There’s a kind of sour feeling among productive and creative people which plants its seeds where they mingle with others in their field and the work they come up with. Around this sort of environment, people see and compare what they’ve done and the differences between the works; what embellishes them and defines them deeper or broader than others, what works better or is just more popular. We can see this sort of environment in programming communities, news outlets and confederations of writers, artists and so on. Basically any group or community that houses a medium which members collaborate and build around can see this happen, its something quite ancient and common to us. We see this play out in movies and stories, sometimes a character being the victim of this sour feeling becoming the antagonist, and a moral served up about this subject at the end of the story. To put it simply, it’s the feeling of trying your best but not meeting goals or expectations, or failing to outdo those of others.
This feeling, this discouragement brought on by seeing oneself as the lesser or undeserving part of something, is quite a tragedy for many people. It’s stunted passions and careers, caused discord in attribution to creative works, and — from my experience — caused depression, anxiety and sometimes a loss of interest in something. But while this feeling utterly sucks, and can be bad for us, coping with it is the key. We should realize that we can look at this as a driving instinct to push onward no matter the conditions of what we work in. On one hand, for those willing, its their mental instructor pushing them and not allowing them to quit. It seems synonymous with the approach that there are no limits to anything and to continually expand that concept by moving past what limits other people have set up.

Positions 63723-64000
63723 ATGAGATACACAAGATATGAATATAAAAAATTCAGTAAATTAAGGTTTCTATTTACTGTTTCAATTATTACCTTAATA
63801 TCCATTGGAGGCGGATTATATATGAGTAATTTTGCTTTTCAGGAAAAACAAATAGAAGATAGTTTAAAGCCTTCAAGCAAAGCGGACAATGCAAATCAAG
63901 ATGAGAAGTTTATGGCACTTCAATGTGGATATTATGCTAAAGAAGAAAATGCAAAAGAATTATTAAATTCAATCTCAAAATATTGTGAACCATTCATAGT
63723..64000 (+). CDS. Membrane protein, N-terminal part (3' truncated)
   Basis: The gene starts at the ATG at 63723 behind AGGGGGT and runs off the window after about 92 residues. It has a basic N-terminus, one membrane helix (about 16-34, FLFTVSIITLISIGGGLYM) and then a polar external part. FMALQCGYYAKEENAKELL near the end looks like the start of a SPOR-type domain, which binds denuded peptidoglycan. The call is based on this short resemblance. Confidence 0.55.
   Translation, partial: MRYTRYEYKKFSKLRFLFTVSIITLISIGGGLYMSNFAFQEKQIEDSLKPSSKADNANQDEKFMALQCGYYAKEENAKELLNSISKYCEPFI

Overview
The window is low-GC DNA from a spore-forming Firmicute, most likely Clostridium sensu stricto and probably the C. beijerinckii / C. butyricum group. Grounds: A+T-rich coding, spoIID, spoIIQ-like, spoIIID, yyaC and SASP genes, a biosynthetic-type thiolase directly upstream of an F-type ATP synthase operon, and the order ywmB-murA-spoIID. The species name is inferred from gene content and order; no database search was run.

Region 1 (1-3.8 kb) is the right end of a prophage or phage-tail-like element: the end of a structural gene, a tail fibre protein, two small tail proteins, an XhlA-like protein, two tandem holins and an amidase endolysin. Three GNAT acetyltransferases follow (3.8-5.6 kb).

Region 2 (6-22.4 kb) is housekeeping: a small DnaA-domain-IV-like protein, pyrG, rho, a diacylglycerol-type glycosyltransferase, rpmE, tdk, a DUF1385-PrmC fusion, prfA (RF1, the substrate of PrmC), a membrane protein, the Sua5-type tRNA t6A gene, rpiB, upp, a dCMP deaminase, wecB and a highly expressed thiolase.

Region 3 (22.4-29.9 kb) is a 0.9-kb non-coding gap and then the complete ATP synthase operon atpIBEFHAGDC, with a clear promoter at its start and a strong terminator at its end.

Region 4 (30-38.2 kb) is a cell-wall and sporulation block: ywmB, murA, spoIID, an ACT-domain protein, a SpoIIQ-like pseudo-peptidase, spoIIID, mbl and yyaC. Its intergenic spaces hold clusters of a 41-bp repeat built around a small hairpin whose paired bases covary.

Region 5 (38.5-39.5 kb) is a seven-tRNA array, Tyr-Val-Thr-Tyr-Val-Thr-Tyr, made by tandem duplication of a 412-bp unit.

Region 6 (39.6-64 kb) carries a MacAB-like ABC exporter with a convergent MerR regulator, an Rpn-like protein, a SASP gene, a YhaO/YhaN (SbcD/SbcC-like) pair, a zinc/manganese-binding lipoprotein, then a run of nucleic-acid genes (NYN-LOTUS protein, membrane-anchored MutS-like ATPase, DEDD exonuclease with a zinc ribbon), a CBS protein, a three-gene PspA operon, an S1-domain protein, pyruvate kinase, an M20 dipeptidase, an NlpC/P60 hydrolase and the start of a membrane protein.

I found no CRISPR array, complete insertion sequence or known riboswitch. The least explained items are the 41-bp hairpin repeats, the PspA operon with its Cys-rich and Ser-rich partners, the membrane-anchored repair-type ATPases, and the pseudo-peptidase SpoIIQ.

But on the other, for those who either don’t have the capacity or want to move on, it’s a sign of the slow end of that particular road they’re moving forward on. It doesn’t necessarily mean to be the end of that passion or that career, but rather the end of a specific endeavour within that passion. So for example, accepting that the article you wrote on NASA’s discovery of flowing water on Mars wasn’t as good as what Miriam at Mashable wrote, doesn’t mean accepting that your passion in the field of journalism is now finished.
It’s about either pushing forward and doing your best, or accepting where you are or where you’ve been — not giving up or being finished entirely. Somehow I think that some people enjoy being a step below others as a form of modesty and simplicity in what they do. To not take on a major role or to conquer much, but to do and create small, good things and be satisfied with the outcome. Some would think that everyone will gravitate only to the best creations and contributions, but that will only be the case if everyone is discussing one sector of doings and not the fullest span of the subject. If we devote an entire discussion to Picasso’s paintings, of course we are going to only talk about what he has done. But talking about the whole of painting will be more likely to include other painters as well, and this conversation would probably include modest painters among the bold ones.
I think with these things in mind, understanding when to move forward or draw back, and remain in a position where you’re satisfied, we can make this instinct a healthy part of our productive lives. No matter what you’re doing or the quality of your work, you’re still contributing and making something worth absorbing, and thats what matters.